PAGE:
A CNS infection is one that involves the central nervous system in some way. This includes the meninges, cerebellum, ventricular system and spinal cord, among others. Meningitis is the most common form of CNS infection. You should have a low threshold for starting empirical treatment in suspected cases of meningitis or encephalitis, particularly in patients who are immunocompromised.
CNS infections can be classified in many different ways: organism (aetiology), location and route of transmission. Here, we will classify them by location.
Meningitis is the most common CNS infection. It is an infection of the meninges: the membrane which lines the brain and spinal cord. It can be caused by bacteria, viruses or fungi. Strep pneumoniae accounts for 70% of acute bacterial meningitis. The causative organisms are listed below:
Group B strep
Gram –ve bacilli
|Enteroviruses (e.g. Coxsackie)|
Microbes reach the meninges either by direct extension from the ears/nasopharynx, traumatic cranial injury (patients should be given prophylaxis with the pneumococcal vaccine) or from haematogenous spread (sepsis).
There is a higher prevalence in developing countries due to a lack of consistent vaccination programmes. Other risk factors include:
- <5 years (particularly the neonatal period) or >65 years (fatalities are higher at the extremes of age)
- Low socioeconomic background
Meningism triad: headache, neck stiffness, and fever
Photophobia and vomiting are often present. In acute bacterial meningitis, fever, rigors and intense malaise are accompanied by the above and develop within hours, or even minutes. Babies with meningitis are irritable and may lie still. Often doctors will look for Kernig’s & Brudzinski’s signs but whilst they are specific, they have low sensitivity. Do not be falsely reassured by the lack of either sign!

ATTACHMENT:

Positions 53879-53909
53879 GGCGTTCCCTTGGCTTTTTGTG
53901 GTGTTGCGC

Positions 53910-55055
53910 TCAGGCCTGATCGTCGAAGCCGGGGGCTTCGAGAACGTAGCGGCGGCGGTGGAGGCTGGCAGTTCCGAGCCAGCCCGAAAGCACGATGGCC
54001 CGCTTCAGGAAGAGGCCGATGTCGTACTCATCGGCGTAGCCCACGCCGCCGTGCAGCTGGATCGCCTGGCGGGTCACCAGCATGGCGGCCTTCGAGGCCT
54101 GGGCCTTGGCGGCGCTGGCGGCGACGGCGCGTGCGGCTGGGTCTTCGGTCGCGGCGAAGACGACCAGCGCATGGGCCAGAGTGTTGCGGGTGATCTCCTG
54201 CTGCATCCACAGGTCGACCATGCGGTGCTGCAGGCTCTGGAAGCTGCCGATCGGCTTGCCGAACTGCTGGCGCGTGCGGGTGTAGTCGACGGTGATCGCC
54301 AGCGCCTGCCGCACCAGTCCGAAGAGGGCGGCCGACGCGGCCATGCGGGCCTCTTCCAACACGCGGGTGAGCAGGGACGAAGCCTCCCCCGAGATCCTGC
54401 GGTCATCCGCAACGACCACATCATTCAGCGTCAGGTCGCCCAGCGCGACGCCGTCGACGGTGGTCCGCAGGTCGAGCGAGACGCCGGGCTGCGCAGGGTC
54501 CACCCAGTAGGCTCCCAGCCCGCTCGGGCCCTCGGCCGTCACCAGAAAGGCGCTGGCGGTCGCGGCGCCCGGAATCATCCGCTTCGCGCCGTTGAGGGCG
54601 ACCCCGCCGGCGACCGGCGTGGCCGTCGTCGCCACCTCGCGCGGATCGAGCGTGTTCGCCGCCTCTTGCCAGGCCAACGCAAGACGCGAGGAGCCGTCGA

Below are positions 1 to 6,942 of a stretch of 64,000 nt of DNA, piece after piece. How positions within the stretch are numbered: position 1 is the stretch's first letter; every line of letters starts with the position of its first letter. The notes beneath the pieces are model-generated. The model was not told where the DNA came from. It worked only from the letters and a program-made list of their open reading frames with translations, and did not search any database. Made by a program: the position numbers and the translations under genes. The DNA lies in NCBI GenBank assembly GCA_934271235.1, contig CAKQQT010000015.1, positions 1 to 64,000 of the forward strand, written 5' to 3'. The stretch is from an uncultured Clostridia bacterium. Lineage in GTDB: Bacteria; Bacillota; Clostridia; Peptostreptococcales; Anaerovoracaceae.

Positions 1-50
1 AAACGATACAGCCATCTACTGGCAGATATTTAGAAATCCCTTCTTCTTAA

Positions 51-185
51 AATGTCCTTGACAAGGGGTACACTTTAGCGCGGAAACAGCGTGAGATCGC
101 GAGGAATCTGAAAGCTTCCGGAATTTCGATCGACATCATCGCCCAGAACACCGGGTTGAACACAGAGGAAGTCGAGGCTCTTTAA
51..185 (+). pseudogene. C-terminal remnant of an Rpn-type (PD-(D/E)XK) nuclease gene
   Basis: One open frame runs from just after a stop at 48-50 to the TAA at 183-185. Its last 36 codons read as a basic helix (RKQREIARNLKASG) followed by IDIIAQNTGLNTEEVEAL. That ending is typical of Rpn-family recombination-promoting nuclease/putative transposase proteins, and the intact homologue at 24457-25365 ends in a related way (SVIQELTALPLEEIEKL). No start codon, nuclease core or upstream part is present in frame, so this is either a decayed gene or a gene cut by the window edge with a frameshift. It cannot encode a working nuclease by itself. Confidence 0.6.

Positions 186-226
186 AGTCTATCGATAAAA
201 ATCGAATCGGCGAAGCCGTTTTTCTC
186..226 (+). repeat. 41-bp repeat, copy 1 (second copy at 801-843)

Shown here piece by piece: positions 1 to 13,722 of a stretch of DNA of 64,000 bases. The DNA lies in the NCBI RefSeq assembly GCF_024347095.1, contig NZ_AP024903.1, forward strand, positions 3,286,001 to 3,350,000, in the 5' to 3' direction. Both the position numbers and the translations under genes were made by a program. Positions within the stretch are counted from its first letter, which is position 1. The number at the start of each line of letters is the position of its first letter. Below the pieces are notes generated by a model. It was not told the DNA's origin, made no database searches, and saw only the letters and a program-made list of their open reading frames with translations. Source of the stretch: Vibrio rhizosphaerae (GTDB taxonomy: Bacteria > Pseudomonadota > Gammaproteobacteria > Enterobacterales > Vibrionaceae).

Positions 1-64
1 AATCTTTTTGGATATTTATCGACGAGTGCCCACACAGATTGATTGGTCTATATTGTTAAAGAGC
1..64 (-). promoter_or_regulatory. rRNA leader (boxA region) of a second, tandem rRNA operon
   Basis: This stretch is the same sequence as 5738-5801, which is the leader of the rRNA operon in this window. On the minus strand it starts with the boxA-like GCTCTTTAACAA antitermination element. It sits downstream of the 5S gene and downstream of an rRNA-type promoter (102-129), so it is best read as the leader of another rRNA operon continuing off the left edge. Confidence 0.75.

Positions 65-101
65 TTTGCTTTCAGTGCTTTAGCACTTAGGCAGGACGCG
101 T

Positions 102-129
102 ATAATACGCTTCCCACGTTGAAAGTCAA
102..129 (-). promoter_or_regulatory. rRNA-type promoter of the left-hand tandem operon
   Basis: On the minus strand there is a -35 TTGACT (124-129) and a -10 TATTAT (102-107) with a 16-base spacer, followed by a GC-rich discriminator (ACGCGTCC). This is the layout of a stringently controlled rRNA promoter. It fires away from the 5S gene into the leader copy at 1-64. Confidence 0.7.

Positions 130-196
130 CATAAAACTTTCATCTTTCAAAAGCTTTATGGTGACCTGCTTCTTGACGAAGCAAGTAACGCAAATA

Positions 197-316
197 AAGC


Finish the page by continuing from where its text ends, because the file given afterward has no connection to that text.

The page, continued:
Other neurological symptoms include decreased GCS (can lead to coma), seizures and focal neurology e.g. cranial nerve palsies. Focal neurology occurs due to the build-up of pus between the pia and arachnoid from polymorphs. The pus can organise and form adhesions.
Features of sepsis such as shock, increased cap refill time and fever are often present.
A key sign of meningococcal meningitis is a petechial, non-blanching rash but this is a late sign.
Viral meningitis is usually less severe and self-limiting with symptoms lasting for around 4-10 days. Usually, there are no serious complications unless encephalitis develops.
If a patient comes in with suspected meningitis, the first thing which needs to be done is bloods (FBC, U&Es, coagulation screen, glucose, blood cultures and potentially an ABG, depending on how sick they are).
Next, a lumbar puncture needs to be done with CSF sent for MC&S, glucose, virology/PCR and lactate. An LP should only be performed if there is no suspicion of a mass lesion or increased ICP. Do not delay antibiotics for an LP.
|Appearance||Clear/turbid||Turbid/purulent||Viscous, fibrin web|
|Cells||Mild increase mononuclear cells||Polymorphs||Mod-high increase mononuclear cells|
|Protein||Mild increase||Mod increase||High increase|
|Glucose||>1/2 blood glucose||<1/2 blood glucose||<1/2 blood glucose|
Meningococcal meningitis (petechial rash and/or meningism and clinical probability) is a medical emergency and requires immediate treatment, DO NOT WAIT for results of investigations.
Immediate treatment at the first point of contact, prior to transfer to hospital or investigation with usually a penicillin or cephalosporin depending on local guidelines (for example benzylpenicillin or cefotaxime). Dexamethasone is often given alongside this for cases of suspected bacterial meningitis. ICU should be involved early as the disease can progress quickly in all patients.